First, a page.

The Moral of the Story: An Anthology of Ethics Through Literature
February 2005, ©2005, Wiley-Blackwell
I. Who Am I?.
Ralph Ellison, from Invisible Man.
Kathy Lette and Gabrielle Carey, from Puberty Blues.
James Baldwin, from Giovanni’s Room.
Arthur Miller, from The Crucible.
George Eliot, from Middlemarch.
Tom Wolfe, from Bonfire of the Vanities.
William Shakespeare, from Macbeth.
II. Duties to Kin.
A. The Duties of Parents to their Children.
8. Charlotte Perkins Gilman, “The Unnatural Mother”.
9. Charles Dickens, from Bleak House.
10. Joseph Kanon, from The Good German.
B. The Duties of Sisters and Brothers.
11. Sophocles, from Antigone.
12. William Shakespeare, from Measure for Measure.
C. The Duties of Children to their Parents.
13. Zitkala-Ša, “The Soft-hearted Sioux”.
14. Ambrose Bierce, “A Horseman in the Sky”.
15. Alice Munro, from “The Peace of Utrecht”.
III. Love, Marriage and Sex.
16. Jane Austen, from Pride and Prejudice.
17. William Shakespeare, from Romeo and Juliet.
18. Vikram Seth, from A Suitable Boy.
19. Guy De Maupassant, “The Model”.
20. Leo Tolstoy, from Anna Karenina.
21. George Eliot, from Middlemarch.
22. Daniel Defoe, from Moll Flanders.
23. John Cleland, from Memoirs of a Woman of Pleasure.
24. George Bernard Shaw, from Mrs Warren’s Profession.
IV. Abortion, Euthanasia and Suicide.
25. Maeve Binchy, from “Shepherd’s Bush”.
26. Brian Clark, from Whose Life is it Anyway?.
27. Kate Jennings, from Moral Hazard.
28. William Shakespeare, from Hamlet, Prince of Denmark.
29. Arna Bontemps, “A Summer Tragedy”.
PART TWO: THE COMMUNITY AND BEYOND.
V. Work Ethics.
30. Elizabeth Gaskell, from North and South.
31. Edwin Seaver, from The Company.
32. Ruth Ozeki, from My Year of Meats.
33. Henrik Ibsen, from An Enemy of the People.
34. C.P. Snow, from The Search.
VI. What Do We Owe to Our Country, Compatriots and Strangers.
35. Euripedes, from Iphigeneia at Aulis.
36. Geraldine Brooks, from Year of Wonders.
37. Ian McEwan, from Enduring Love.
38. Nick Hornby, from How to be Good.
39. Joyce Carol Oates, “The Undesirable Table”.
VII. Ethics and Politics.
40. Anthony Trollope, from Can You Forgive Her.
Anonymous (Joe Klein), from Primary Colors.
Anthony Trollope, from Phineas Finn.
VIII. Racism and Sexism.
43. Harriet Beecher Stowe, from Uncle Tom’s Cabin.
44. Lerone Bennett Jr., “The Convert”.
45. William Shakespeare, from The Taming of the Shrew.
46. Henryk Ibsen, from The Doll's House.
47. Leo Tolstoy, from War and Peace.
48. Pat Barker, from Regeneration.
49. Wilfred Owen, “S.I.W.”.
50. William Shakespeare, from King Henry V (Act 3 .Scene 3).
51.William Shakespeare, from King Henry V (Act 4, Scene 1).
52. Alfred Lord Tennyson, “The Charge of the Light Brigade”.
53. S.Yizhar, from “The Prisoner”.
54. John Fowles, from The Magus.
X. Animals and the Environment.
55. Desmond Stewart, “The Limits of Trooghaft”.
56. Richard Adams, from The Plague Dogs.
57. Douglas Adams, from Restaurant at the End of the Universe.
58. James Fenimore Cooper, from The Pioneers.
XI. Duties to God.
59. Aeschylus, from Prometheus Bound.
60. Genesis 22, from The Holy Bible.
61. Fyodor Dostoyevsky, from The Brothers Karamazov.
XII. New Life Forms.
62. Mary Shelley, from Frankenstein.
63. Karel Capek, from The Makropulos Secret.
PART THREE: REFLECTING ON ETHICS.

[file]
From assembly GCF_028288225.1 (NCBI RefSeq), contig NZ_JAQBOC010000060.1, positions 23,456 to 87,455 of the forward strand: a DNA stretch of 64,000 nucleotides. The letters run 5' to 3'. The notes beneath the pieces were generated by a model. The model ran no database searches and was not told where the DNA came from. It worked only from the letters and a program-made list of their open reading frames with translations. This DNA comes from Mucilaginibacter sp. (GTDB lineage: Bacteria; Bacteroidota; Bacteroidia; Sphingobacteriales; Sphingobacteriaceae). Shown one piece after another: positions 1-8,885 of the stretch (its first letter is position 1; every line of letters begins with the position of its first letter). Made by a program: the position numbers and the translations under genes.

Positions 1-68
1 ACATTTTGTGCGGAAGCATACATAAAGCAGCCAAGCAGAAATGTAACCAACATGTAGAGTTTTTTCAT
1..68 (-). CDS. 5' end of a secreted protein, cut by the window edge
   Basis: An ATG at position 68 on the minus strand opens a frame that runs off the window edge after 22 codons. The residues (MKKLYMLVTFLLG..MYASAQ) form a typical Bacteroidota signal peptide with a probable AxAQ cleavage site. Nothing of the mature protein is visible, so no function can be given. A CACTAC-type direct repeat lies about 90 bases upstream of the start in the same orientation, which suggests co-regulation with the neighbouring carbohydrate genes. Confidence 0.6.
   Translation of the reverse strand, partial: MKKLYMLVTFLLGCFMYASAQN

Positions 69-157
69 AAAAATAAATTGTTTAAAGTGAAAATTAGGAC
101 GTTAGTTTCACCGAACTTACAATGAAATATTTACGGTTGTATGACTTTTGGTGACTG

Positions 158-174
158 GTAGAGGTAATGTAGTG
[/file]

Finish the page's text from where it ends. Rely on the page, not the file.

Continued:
XIII. The Nature of Ethics.
64. E. Pauline Johnson, “The Sea Serpent”.
65. Daniel Defoe, from Robinson Crusoe [pp194-199].
66. Mark Twain, from The Adventures of Huckleberry Finn.
67. Graham Greene, from The Third Man.
68. Tadeusz Borowski, “This Way For The Gas, Ladies and Gentelemen”.
XIV. Rules, Rights, Duties and The Greater Good.
69. Ursula Le Guin, “The Ones Who Walk Away From Omelas”.
70. Fyodor Dostoyevsky, from Crime and Punishment.
71. Kazuo Ishiguro, from The Remains of the Day.
72. Anthony Trollope, from Dr Wortle’s School.
73. George Eliot, from Middlemarch.
74. Harper Lee, from To Kill a Mockingbird.
75. William Shakespeare, “Sonnet 138” [“When my love swears that she is made of truth”?].
XV. Ultimate Values.
76. Daniel Defoe, from Robinson Crusoe [pp148-149].
77. Henry James, from The Portrait of a Lady.
78. Aldous Huxley, from Brave New World.
79. Henry James, from The Princess Casamassima.
Renata Singer has taught in Oxfordshire and New Jersey, developed anti-racist programs in Sydney and written about development programs in South Africa, El Salvador, and Ethiopia. Her first novel, The Front of the Family,was published in 2002. Among her non-fiction works are the books True Stories from the Land of Divorce (with Nelly Zola, 1995) and Goodbye and Hello (with Susie Orzech, 1985).
- A vivid montage of literature that touches on a broad range of ethical subjects and themes
- Offers a unique contribution to the study of moral philosophy and literature
- Demonstrates how literary sources can add richness to discussions of real-life moral questions and dilemmas
- Brings together selections and excerpts from the world’s most celebrated short stories, novels, plays, and poetry
- Features substantive section introductions by Peter and Renata Singer
- Peter Singer is a leading moral philosopher, widely credited with triggering the modern animal-rights movement. His collection of essays, Unsanctifying Human Life, edited by Helga Kuhse, was published by Blackwell Publishing in 2001.
“This excellent, wide-ranging anthology reminds us that there is as much ethics in Tolstoy or Dostoyevsky as in Kant or Mill. Philosophy departments should leave around copies for students to dip into and be inspired by.” Jonathan Glover, King’s College London
“An essential and enriching anthology, selected with wisdom and care by Peter and Renata Singer…an invaluable light on the moral and ethical landscape.” Carol Rocamora, New York University
"The Moral of the Story is an extremely stimulating collection. Its examples are mostly drawn from classics, but there are enough idiosyncratic contemporary choices to give it a distinct flavour." James Ley, The Age